Age dating middle
The population of Iceland fell by half, but that may have been caused by skeletal fluorosis after the eruption of Laki in 1783.
The Norse colonies in Greenland starved and vanished by the early 15th century, as crops failed and livestock could not be maintained through increasingly harsh winters, but Jared Diamond has suggested they had exceeded the agricultural carrying capacity before then.
The undetermined microfossils represent a majority of the assemblages and thus raise a challenge to determine the nature and role of microorganisms in these changing environments.
Despite the early evolution of the eukaryotic cellular toolkit, early eukaryotic crown group diversification may have been restrained in the Paleoproterozoic by ocean chemistry conditions, but it increased during the late Mesoproterozoic–early Neoproterozoic despite the continuation of similar conditions through the (miscalled) “boring billion”, then amplified significantly (but perhaps within lower taxonomic levels), with the demise of euxinic conditions and increase in ecological complexity.
The Paleoproterozoic (2.5–1.6 Ga) Era is a decisive time in Earth and life history.
The paleobiological record (microfossils, stromatolites, biomarkers and isotopes) illustrates the biosphere evolution during a time of transitional oceanic and atmosphere chemistries.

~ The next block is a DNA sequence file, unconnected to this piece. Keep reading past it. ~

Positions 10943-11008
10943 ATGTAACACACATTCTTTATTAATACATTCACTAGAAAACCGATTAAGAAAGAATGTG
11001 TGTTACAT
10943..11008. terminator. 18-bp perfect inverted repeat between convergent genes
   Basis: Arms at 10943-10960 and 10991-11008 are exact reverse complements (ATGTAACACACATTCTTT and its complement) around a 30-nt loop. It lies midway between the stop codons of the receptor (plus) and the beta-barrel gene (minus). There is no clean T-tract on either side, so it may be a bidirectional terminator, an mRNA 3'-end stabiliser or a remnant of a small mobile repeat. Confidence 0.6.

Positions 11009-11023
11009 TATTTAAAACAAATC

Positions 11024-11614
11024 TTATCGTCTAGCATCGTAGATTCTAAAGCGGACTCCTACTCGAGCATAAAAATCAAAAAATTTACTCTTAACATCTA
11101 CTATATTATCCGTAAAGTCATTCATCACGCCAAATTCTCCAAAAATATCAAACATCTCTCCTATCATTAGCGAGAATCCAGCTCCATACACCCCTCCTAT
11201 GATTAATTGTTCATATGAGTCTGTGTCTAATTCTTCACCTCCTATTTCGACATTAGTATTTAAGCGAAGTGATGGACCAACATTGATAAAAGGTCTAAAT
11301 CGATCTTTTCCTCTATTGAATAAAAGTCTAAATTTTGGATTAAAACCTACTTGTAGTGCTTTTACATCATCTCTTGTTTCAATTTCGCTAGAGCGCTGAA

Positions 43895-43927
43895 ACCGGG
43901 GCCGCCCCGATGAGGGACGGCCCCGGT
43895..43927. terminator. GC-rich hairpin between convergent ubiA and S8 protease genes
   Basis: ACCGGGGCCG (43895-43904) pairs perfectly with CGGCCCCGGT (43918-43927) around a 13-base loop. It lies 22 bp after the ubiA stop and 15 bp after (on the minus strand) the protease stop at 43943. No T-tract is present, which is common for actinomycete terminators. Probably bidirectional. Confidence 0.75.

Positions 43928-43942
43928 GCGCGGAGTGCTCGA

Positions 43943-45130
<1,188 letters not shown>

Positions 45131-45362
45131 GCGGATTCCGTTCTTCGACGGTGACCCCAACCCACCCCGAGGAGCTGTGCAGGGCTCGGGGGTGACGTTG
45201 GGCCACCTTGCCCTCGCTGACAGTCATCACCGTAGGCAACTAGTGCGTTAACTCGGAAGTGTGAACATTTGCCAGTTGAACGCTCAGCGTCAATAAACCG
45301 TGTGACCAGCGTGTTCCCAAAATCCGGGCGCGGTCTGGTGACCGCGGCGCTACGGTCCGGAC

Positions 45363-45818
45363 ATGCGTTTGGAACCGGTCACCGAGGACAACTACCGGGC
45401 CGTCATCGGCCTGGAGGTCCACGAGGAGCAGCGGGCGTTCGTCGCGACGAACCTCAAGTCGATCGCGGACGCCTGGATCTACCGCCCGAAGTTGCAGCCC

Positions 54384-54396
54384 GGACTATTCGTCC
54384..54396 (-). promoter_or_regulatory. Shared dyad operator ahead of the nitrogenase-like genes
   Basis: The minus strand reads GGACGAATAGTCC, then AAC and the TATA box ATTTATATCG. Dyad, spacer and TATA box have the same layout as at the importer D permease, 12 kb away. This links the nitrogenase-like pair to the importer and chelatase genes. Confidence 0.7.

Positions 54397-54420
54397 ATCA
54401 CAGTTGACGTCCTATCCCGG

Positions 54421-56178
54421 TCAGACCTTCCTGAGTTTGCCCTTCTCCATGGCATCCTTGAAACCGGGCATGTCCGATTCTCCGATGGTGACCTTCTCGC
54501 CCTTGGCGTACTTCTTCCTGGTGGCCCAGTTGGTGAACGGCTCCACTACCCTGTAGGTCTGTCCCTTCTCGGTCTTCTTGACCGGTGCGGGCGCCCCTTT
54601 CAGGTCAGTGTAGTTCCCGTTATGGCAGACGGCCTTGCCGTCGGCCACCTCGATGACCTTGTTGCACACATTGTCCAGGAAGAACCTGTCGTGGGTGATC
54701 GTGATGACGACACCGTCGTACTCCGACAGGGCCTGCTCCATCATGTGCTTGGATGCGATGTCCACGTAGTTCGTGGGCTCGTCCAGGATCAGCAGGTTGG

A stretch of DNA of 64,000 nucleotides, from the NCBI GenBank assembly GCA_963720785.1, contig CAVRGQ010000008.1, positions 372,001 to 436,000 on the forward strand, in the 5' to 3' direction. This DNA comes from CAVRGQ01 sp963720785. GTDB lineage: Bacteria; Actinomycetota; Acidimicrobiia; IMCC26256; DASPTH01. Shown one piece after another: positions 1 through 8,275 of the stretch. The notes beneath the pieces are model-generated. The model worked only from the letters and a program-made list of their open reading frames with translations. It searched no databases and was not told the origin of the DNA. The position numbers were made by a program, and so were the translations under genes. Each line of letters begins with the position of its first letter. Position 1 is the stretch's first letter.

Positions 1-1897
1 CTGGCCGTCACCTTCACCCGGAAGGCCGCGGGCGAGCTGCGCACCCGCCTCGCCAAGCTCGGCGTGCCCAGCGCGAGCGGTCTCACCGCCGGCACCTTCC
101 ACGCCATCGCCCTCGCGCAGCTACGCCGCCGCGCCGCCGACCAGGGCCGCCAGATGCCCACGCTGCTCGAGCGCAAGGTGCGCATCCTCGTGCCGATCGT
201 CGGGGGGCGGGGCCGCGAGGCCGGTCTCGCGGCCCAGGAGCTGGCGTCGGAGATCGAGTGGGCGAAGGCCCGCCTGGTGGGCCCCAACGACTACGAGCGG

The emerging picture is one of a changing and more complex biosphere in which the three domains of life, Archaea, Bacteria and Eukarya, were diversifying in various ecological niches marked by the diversification of identified microfossils, stromatolites, increasing abundance of preserved biomarkers, and appearance of macroscopic problematic fossils or trace fossils.
At most, there was modest cooling of the Northern Hemisphere during the period.The winter of 1794–1795 was particularly harsh: the French invasion army under Pichegru was able to march on the frozen rivers of the Netherlands, and the Dutch fleet was fixed in the ice in Den Helder harbour.Sea ice surrounding Iceland extended for miles in every direction, closing harbors to shipping.It states that "when viewed together, the currently available reconstructions indicate generally greater variability in centennial time scale trends over the last 1 kyr than was apparent in the TAR....The result is a picture of relatively cool conditions in the seventeenth and early nineteenth centuries and warmth in the eleventh and early fifteenth centuries, but the warmest conditions are apparent in the twentieth century.